KUWAIT: The constitutional court yesterday ruled that an Amiri decree establishing the Anti-Corruption Authority is not in line with the constitution, which means the existence of the authority is illegal. The court said that the decree was issued in 2012 as an emergency decree in the absence of the National Assembly, adding that there was no urgency in issuing the decree and the government should have waited for the Assembly to meet.

The establishment of the authority, hailed as a landmark achievement for Kuwait, started operations about a year ago after completing the appointment of its staff. It launched its operations by demanding that all ministers, MPs and top bureaucrats submit their wealth disclosures in accordance with the law. Those who submitted their wealth disclosures include the prime minister and Assembly speaker and many ministers and MPs. The authority had also begun investigations into a number of alleged corruption cases.

The government and Assembly were supposed to issue a new law for the authority last week but decided to delay any action until after the ruling. A number of MPs demanded after the ruling that the government must issue a new law immediately in order to fill the legislative vacuum, which effectively means that the authority has no legal status. The government is scheduled to submit a new draft law on corruption today which will be reviewed and approved by the legal and legislative committee and then sent for debate to the Assembly tomorrow. The approval of the law means that the anti-corruption authority can continue operations.

In another major development, a joint meeting by four Assembly committees yesterday approved a request by the government for special additional funds for the military, but cut the allocations to just KD 3.2 billion, MP Adnan Abdulsamad said. The government had requested in a special draft law KD 6.2 billion to be spent over the next 10 years to strengthen defense purchases in the light of regional turmoil and armed conflicts.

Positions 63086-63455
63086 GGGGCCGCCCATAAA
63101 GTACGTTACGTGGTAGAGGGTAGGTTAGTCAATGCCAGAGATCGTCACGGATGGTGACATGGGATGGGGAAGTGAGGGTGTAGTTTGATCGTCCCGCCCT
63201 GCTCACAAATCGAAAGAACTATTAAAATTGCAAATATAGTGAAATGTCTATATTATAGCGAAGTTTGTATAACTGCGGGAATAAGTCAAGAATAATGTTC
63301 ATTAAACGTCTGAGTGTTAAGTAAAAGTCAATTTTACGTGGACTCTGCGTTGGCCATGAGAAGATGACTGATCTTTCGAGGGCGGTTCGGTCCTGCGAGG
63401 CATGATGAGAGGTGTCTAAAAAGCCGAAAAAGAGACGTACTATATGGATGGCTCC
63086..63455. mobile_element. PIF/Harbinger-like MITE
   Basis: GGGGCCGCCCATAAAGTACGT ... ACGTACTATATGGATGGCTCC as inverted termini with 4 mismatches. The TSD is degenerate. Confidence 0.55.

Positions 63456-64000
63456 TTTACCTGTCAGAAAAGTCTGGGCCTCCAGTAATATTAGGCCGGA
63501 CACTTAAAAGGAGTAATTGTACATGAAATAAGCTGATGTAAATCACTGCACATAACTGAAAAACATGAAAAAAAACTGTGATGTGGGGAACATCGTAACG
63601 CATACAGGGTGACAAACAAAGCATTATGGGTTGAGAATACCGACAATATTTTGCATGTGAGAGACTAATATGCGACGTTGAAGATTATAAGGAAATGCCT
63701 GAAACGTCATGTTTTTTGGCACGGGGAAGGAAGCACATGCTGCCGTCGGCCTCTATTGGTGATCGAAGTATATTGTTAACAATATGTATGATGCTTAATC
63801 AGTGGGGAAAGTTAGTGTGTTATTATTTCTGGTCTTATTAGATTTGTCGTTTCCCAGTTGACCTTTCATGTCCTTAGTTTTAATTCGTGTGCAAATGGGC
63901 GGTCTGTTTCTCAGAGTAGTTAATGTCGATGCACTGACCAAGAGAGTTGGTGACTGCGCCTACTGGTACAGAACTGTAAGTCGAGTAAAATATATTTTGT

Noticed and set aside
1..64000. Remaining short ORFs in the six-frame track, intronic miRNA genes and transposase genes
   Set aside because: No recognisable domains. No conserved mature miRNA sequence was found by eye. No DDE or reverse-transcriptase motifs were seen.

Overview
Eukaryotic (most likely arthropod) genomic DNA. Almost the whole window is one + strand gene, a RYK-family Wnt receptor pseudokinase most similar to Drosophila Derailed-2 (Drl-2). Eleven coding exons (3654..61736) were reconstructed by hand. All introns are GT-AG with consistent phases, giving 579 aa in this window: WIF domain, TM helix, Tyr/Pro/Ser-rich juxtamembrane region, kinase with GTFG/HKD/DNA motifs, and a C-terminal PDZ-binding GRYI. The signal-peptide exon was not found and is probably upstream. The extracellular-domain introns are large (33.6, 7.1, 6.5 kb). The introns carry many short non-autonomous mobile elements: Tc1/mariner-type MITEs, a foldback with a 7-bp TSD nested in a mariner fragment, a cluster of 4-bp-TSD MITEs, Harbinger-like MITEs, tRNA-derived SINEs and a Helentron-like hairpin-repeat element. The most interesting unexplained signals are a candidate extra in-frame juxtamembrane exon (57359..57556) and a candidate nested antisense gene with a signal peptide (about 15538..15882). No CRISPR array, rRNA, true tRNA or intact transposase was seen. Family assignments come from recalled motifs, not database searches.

The committees which met included those of budgets, financial and economic affairs, interior and defense and foreign relations. Abdulsamad said that the meeting, which was attended by the defense minister, agreed to the KD 3 billion in a special budget allocation and approved KD 200 million more to be added to the current fiscal year’s accounts. The meeting also decided to debate the bill in the Assembly tomorrow, to which Abdulsamad objected and walked out of the meeting.

Kuwait has been discussing several arms purchases, including warplanes, helicopters and others, to strengthen the armed forces. It was not immediately known whether there was a verbal agreement on requiring the government to request any additional funds it may need in the future on top of the approved allocations.

The Assembly is also expected to debate the grilling against Health Minister Ali Al-Obaidi over alleged violations. MP Hamdan Al-Azemi one of the two lawmakers who filed the grilling, said he will organize a public rally today to explain the reasons for the grilling.

By B Izzak